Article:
According to Joshua Chepkwony, the chairman of Jamii Telecom Ltd (JTL) – a broadband provider operating under the brand name ‘Faiba’, frequent cable cuts have recently caused major downtimes and revenue losses as operators move to compensate their clients with additional uptime when connections are resumed.
“Road construction especially around Nairobi is destroying telecommunications infrastructure and we end up spending a lot in restoration of the networks,” Chepkwony said.
To cushion themselves from losses, telecommunication firms are forced to pass on the cost of restoration of the networks to customers and if the trend continues connectivity prices could remain high going forward.
ICT secretary Fred Matiang’i recently told the Standard newspaper that his ministry was in talks with the roads, transport and energy ministries to create a framework to resolve the telecommunication cable cuts issue.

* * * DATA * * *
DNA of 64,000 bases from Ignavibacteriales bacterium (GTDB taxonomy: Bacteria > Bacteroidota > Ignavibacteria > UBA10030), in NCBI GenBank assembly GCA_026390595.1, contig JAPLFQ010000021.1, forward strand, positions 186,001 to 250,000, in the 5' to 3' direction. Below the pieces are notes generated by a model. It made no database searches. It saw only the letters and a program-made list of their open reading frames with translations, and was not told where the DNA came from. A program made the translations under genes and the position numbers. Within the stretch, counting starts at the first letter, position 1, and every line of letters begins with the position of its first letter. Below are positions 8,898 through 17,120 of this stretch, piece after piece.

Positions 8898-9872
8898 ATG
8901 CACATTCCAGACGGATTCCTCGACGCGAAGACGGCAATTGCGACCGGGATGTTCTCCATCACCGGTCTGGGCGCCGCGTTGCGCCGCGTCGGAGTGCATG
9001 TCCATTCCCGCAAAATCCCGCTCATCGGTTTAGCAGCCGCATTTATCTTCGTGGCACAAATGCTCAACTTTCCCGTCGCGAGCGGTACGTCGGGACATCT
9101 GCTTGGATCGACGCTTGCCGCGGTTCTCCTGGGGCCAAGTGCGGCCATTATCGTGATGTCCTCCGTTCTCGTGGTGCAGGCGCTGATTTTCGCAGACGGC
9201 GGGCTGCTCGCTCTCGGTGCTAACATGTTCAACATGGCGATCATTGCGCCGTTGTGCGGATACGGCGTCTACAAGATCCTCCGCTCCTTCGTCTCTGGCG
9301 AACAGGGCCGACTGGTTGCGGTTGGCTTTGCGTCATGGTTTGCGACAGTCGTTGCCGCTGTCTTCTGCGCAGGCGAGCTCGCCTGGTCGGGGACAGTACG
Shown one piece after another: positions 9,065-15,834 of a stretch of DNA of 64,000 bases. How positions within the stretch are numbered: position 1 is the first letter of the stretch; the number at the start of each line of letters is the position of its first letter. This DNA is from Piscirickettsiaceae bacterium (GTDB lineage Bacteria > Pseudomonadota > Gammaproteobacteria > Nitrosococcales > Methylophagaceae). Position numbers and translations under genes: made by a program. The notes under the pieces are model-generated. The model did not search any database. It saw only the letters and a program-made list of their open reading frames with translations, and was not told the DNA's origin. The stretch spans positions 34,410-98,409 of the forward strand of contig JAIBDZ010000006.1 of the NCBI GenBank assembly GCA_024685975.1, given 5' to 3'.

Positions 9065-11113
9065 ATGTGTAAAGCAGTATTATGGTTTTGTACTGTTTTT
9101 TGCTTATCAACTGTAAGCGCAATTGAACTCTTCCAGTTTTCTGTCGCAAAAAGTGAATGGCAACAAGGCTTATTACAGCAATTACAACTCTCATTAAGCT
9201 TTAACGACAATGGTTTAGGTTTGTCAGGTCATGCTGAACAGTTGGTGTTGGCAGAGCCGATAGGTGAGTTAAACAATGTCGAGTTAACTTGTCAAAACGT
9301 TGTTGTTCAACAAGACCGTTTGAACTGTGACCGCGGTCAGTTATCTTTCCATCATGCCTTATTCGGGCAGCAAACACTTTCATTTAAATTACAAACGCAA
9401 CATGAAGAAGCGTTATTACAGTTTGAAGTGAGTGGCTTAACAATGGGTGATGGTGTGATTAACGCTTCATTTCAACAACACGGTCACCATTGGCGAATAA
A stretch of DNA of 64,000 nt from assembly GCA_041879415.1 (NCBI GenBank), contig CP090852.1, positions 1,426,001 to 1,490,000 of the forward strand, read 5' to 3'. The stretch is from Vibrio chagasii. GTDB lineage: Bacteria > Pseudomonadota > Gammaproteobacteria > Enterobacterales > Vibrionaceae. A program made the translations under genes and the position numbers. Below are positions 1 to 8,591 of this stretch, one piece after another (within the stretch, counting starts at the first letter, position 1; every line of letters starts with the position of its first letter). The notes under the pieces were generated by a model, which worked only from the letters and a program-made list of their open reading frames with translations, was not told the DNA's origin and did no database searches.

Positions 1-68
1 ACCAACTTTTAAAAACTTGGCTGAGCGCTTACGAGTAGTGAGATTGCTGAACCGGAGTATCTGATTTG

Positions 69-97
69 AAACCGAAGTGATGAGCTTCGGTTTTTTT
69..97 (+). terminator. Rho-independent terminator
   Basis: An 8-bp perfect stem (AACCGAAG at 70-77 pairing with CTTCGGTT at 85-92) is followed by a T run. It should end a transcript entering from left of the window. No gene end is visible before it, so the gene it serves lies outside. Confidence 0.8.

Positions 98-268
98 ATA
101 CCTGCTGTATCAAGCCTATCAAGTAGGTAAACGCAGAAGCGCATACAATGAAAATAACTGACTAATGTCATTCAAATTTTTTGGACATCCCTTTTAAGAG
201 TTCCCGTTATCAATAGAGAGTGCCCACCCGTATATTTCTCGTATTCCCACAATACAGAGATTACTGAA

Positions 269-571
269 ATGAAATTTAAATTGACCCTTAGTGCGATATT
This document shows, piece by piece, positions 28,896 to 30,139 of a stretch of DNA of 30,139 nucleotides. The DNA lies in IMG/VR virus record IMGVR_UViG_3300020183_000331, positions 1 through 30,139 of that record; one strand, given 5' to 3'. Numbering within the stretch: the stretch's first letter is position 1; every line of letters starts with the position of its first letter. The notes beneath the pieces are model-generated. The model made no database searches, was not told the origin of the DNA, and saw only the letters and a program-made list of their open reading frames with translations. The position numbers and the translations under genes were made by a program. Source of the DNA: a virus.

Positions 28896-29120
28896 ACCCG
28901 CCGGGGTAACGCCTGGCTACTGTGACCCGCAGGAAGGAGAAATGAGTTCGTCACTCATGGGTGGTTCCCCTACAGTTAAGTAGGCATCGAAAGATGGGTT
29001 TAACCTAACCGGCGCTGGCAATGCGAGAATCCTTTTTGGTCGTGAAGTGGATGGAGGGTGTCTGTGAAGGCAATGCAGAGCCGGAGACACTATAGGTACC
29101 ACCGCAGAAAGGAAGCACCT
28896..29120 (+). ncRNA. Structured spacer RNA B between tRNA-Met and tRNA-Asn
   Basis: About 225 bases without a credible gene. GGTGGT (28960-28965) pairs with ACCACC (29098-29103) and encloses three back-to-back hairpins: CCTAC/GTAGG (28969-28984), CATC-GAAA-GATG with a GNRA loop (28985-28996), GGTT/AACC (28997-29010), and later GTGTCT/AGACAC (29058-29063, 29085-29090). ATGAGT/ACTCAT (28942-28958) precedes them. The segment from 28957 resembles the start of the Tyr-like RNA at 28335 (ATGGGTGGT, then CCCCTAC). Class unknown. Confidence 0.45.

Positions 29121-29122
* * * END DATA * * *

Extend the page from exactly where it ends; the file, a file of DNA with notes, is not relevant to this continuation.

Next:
“By December, we will have a concrete legislation governing critical infrastructure… we are in consultation with other ministries, professional associations and we are looking at the different options that we have as well as what happens in other jurisdictions,” Matiang’i told the newspaper.
The inter-ministerial talks could see contractors pay a levy for repair of cables damaged during road construction works.
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